Jared Polis once gave me a box of candy, so maybe I’m sweet on him and his administration because of confectionary bribery. You see, back when I ran for the U.S. House District 5 in 2008, and Jared was running in District 2, I attended one of his events as a favor and he kindly sent my campaign office a very nice box of chocolates. He’s nice that way — thoughtful and kind. I thought of that box of chocolates as I read legendary a Colorado Politics article summarizing what we learned from recent polling.
I’m pretty sure the governor did not send a box of chocolates (does anyone else’s mind automatically put the phrase “box of chocolates” into Tom Hank’s Forest Gump voice?) to every voter, yet the poll had good news. While some felt the recent legislative session went too far (by doing what the various candidates promised they would do), Polis remains reasonably popular, and the effort to recall him from office is not, with only 38% favoring booting him out of office. That’s good news for the governor, as is a recent Democratic Party mailing asking for donations to fight the recall effort.
Regular readers (hey Ed, I have some, right? Ed: just keep typing) may recall (get it? A play on words) my column focusing on the effort to recall Pete Lee, and frankly, much of the reasoning in that column is directly applicable to the anti-Polis campaign. As I said before, elections have consequences, for the winning side and the losing side. A former colleague of mine at the Air Force Academy once put this issue in clear terms, when he said our government needs to be rooted in popular consent but must also be free of popular whim.
Simply put, the government needs to be responsive, but it must also be able to make decisions without checking to see which way the political winds are blowing on a particular day. This is both the blessing and the curse of modern technology that allows for polling to be accomplished quickly. During, say, the presidency of James Madison, elected officials did not have to worry about the “overnight numbers” from a poll about a proposed action. Lincoln famously took actions that were unpopular in the short term but were the best for the nation over time.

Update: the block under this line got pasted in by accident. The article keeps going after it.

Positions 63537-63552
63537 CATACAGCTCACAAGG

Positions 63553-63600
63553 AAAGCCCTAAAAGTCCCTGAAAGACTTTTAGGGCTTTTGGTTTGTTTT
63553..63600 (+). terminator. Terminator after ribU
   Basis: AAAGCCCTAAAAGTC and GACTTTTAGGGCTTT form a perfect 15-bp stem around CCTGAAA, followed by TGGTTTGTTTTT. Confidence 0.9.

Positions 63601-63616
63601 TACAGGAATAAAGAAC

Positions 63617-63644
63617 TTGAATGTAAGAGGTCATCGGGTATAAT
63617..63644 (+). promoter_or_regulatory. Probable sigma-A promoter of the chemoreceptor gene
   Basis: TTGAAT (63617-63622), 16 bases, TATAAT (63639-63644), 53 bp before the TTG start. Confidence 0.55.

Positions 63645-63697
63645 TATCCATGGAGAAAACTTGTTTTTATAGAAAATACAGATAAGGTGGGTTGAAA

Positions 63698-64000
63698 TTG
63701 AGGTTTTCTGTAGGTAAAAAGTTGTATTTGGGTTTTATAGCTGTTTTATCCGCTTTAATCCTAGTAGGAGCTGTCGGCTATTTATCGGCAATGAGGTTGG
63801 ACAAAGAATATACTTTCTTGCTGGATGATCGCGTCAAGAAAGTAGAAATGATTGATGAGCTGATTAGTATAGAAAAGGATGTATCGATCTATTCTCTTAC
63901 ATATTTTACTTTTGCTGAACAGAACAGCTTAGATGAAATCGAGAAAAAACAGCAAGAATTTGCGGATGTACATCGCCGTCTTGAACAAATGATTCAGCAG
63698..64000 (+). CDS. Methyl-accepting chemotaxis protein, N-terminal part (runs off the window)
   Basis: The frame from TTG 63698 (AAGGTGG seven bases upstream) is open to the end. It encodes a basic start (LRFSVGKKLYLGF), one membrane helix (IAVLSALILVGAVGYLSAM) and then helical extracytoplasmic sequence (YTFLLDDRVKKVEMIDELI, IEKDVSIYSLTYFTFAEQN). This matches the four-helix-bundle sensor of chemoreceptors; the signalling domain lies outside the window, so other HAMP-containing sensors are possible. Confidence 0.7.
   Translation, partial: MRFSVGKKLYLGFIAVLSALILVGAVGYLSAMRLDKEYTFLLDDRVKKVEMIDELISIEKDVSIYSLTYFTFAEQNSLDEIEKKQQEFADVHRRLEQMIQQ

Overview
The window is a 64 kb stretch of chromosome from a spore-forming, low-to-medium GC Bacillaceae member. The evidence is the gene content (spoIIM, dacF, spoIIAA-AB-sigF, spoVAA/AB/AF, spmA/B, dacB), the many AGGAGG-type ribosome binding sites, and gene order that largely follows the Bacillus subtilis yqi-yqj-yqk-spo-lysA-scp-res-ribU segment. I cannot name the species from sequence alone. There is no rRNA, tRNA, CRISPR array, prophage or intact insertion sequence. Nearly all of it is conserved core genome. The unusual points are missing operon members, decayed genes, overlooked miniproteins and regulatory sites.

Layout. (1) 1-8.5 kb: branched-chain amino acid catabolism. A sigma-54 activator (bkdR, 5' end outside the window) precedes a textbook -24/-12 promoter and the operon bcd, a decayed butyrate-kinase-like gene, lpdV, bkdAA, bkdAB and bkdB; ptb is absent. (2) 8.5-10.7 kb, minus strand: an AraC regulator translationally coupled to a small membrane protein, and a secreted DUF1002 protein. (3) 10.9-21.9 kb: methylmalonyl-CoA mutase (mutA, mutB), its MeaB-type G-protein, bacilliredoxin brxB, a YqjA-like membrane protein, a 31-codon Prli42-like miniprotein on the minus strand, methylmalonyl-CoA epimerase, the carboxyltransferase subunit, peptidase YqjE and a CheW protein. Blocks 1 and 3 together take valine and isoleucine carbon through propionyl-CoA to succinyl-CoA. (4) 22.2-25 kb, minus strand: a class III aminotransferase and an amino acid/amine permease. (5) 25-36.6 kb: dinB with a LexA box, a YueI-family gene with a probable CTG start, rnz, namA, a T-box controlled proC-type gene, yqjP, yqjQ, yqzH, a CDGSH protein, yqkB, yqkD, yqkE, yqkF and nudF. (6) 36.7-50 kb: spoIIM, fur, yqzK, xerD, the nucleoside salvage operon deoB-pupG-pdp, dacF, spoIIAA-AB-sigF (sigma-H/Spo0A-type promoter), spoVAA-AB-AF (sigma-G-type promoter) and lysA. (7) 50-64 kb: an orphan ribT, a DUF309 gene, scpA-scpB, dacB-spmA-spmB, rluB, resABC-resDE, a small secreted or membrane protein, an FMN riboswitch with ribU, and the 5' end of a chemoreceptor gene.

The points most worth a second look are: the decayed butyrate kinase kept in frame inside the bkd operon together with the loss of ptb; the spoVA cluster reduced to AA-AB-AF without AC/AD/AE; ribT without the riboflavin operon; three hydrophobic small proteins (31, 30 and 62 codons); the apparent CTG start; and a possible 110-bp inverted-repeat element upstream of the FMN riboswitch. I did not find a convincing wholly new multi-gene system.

That’s why we need to change the way we elect and recall people in Colorado. The Founding Fathers thought that we’d employ impeachment much more commonly. They saw impeachment, that mechanism wherein you are charged in the House chamber and tried in the Senate, as the proper way to isolate leaders from whims of the voters, but yet insured accountability.
I’m calling, from atop my rickety soapbox of idealism, for the state leaders in Colorado to undo the recall system. If we have to have it at all, let it be limited, say, to only be used after half or more of the elected official’s term has expired. I’d rather see no recalls at all, and a robust impeachment system for high crimes and misdemeanors. I also know that this won’t happen, because few currently in office would want to put forward a plan that some on the far right would bellow is a self-serving idea. Well, yes, but it would also benefit our state at large.
Very few things in government today are brand new. Quite often, history can inform modern leaders about the seemingly “new” issues before him or her. In this case, we need look no farther than my old buddy Alexander Hamilton (cough…hamiltonlives.com…cough) for insights. For example, in response to the unpopular Whiskey Rebellion, AH remarked, “It is long since that I learned to hold popular opinion of no value.” One should do what’s right, you see. And as he wrote in Federalist 71, “The republican principle demands that the deliberate sense of the community should govern the conduct of those to whom they entrust the management of their affairs; but it does not require an unqualified complaisance to every sudden breeze of passion, or to every transient impulse which the people may receive from the arts of men, who flatter their prejudices to betray their interests.” See? Nothing new under the Sun, it appears.
So, let’s look at getting rid of the recall process as it exists currently, to free our leaders from momentary whims of passion. I really do think what was good enough for Alexander Hamilton is good enough for Colorado, even if you don’t get a nice box of chocolates.
Hal Bidlack is a retired professor of political science and a retired Air Force lieutenant colonel who taught more than 17 years at the U.S. Air Force Academy in Colorado Springs.